DEAR BOB: You were “right on” when you recently warned some realty agents recommend “easy inspectors” to their home buyers, knowing those inspectors are unlikely to discover any “deal killer” defects. As a 14-year realty agent, I commend you for that warning. Although I’ve never been sued by an unhappy home buyer, I’ve seen my fellow agents sued for alleged failure to disclose home defects to their buyers. That’s why I always (1) recommend my buyers include professional home inspection contingency clauses in their purchase offers and (2) when asked, I give my buyers the names of three “tough” ASHI (American Society of Home Inspectors) inspectors so the buyers can’t say they didn’t know of any home defects. Also, I insist the buyer accompany the home inspector to discuss any discovered defects. I am also usually present. I blame most of the alleged home defect non-disclosure problems on (1) dishonest sellers and/or (2) incompetent realty agents who either try to hide known defects or recommend “easy” home inspectors who avoid reporting obvious defects. Thanks for being so pro-Realtor because we need all the help we can get – Nancy R.

DEAR NANCY: Thank you for your great e-mail letter. You explained the home inspection situation better than I can.

Purchase Bob Bruss reports online.

As a regular reader of my articles, you know I endlessly suggest home buyers include professional home inspection contingency clauses in their purchase offers. I also recommend, as you do, that buyers accompany their inspectors to discuss any defects discovered. It’s amazing how many lazy agents refuse to attend such inspections.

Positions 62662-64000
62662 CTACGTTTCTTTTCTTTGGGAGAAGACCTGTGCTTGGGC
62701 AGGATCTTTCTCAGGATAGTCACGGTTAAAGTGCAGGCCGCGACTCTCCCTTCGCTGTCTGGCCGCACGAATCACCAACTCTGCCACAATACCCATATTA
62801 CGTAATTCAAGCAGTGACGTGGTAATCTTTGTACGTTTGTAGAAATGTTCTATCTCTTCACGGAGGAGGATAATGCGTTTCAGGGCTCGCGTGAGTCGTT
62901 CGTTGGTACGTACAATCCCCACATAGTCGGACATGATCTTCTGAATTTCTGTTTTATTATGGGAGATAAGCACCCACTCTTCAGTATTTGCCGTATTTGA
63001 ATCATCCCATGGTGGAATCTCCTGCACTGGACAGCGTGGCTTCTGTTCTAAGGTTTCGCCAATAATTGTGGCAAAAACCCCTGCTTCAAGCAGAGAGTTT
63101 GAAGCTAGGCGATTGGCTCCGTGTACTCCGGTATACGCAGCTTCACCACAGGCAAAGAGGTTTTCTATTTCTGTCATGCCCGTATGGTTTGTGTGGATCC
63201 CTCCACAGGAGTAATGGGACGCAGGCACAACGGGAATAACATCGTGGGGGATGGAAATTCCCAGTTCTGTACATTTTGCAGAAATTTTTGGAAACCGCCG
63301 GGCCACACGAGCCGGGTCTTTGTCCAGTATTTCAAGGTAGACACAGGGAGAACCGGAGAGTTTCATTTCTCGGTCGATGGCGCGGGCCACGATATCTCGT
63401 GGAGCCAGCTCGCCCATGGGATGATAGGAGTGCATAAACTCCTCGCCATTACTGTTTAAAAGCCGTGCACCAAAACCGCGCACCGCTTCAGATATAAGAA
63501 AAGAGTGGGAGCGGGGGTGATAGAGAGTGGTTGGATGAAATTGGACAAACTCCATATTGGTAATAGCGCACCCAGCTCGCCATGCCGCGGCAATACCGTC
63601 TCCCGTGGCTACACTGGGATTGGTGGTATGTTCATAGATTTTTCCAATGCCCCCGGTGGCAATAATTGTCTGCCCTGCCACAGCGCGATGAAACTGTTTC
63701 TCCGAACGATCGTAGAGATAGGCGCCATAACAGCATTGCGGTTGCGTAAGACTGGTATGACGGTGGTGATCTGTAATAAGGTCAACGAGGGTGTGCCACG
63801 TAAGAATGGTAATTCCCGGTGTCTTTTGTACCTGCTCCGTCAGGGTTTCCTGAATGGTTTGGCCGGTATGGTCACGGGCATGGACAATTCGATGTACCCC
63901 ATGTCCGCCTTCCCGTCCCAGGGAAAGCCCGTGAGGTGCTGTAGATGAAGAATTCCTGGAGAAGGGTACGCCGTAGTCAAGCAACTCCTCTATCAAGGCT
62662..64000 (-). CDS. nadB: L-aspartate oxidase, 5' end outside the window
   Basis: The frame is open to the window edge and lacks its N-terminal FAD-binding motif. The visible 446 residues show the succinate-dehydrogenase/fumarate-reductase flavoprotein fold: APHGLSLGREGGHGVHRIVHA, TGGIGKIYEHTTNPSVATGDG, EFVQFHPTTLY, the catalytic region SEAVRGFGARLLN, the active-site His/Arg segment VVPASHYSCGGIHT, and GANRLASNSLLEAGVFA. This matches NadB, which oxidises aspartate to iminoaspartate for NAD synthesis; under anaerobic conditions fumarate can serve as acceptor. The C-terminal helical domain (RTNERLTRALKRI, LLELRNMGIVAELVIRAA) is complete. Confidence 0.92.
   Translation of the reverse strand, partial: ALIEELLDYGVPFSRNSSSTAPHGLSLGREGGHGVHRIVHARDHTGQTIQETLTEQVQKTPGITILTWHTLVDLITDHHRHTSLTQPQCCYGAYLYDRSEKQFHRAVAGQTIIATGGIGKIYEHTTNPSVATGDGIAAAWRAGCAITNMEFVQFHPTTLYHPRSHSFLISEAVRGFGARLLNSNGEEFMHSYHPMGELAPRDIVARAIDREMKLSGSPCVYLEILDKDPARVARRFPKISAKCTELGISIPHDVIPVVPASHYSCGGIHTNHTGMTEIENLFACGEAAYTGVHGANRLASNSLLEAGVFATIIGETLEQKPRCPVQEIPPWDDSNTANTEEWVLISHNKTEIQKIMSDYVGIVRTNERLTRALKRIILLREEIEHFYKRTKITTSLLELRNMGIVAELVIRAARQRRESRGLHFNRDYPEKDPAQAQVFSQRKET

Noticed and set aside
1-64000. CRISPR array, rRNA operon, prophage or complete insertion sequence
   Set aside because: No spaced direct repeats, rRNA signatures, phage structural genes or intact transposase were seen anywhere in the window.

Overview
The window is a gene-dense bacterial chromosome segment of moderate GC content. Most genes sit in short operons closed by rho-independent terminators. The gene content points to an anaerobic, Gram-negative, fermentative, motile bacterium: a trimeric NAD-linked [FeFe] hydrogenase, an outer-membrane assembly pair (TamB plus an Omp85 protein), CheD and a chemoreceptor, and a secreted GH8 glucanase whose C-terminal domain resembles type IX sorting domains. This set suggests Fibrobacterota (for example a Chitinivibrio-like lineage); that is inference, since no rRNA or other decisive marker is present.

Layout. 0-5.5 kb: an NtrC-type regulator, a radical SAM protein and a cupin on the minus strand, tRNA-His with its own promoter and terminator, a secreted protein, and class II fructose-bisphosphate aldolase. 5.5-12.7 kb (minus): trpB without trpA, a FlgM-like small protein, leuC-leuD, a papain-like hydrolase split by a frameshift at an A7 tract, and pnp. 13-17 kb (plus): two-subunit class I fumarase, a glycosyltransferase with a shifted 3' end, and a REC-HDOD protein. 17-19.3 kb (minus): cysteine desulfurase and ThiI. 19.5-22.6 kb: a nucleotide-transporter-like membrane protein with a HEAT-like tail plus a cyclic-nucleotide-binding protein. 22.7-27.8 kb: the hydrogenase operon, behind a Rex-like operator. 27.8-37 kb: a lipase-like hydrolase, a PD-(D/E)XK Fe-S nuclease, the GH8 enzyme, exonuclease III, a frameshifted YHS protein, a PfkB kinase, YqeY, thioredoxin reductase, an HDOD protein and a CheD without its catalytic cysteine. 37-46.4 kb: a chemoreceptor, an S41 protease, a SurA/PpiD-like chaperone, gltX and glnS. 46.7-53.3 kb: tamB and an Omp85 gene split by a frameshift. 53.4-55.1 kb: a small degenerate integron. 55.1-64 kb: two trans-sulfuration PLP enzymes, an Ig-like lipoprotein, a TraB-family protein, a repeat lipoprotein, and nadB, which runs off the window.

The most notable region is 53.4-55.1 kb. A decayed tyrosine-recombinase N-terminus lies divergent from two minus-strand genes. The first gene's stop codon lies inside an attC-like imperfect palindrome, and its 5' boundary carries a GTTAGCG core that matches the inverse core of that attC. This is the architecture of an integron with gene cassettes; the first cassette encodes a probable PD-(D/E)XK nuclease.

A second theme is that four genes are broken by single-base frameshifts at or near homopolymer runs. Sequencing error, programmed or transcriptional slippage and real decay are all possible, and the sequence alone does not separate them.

I’m glad you, as a realty agent, recommend tough but fair professional inspectors to your buyers. Too many realty agents recommend “easy” inspectors who often overlook even obvious home defects so they (1) won’t become known as “deal killers” and (2) will be recommended again by local realty agents.

IS NEIGHBOR LIABLE FOR “TREE TRESPASS” FOR TRIMMING BRANCHES?

DEAR BOB: My tree overhangs my neighbor’s property. We’re not sure exactly where the boundary is located. A few weeks ago, while I was away, his professional tree trimmers climbed my tree to cut off branches that overhang the apparent boundary. These tree trimmers obviously trespassed on my property without permission. When I arrived home, I was very upset to see my lopsided tree cut back to the probable boundary. Is my neighbor liable for damages for “tree trespass” without my permission? – Herb R.

DEAR HERB: Forget it. Yes, your neighbor’s tree trimmers trespassed on your property without permission. However, an adjoining property owner can trim a tree back to the boundary line, providing such trimming doesn’t kill the tree.

If you take your neighbor to local Small Claims Court, how will you prove your monetary damages for the trespass? Unless your tree dies as a result of the tree trimming, you probably can’t prove any actual damages. Spend your valuable time on something more important. For more details, please consult a local real estate attorney.

The new Robert Bruss special report, “Pros and Cons of Foreclosure and Distress Property Purchases,” is now available for $4 from Robert Bruss, 251 Park Road, Burlingame, CA 94010 or by credit card at 1-800-736-1736 or instant Internet download at www.bobbruss.com. Questions for this column are welcome at either address.

(For more information on Bob Bruss publications, visit his
Real Estate Center
).

***

What’s your opinion? Send your Letter to the Editor to newsroom@inman.com.

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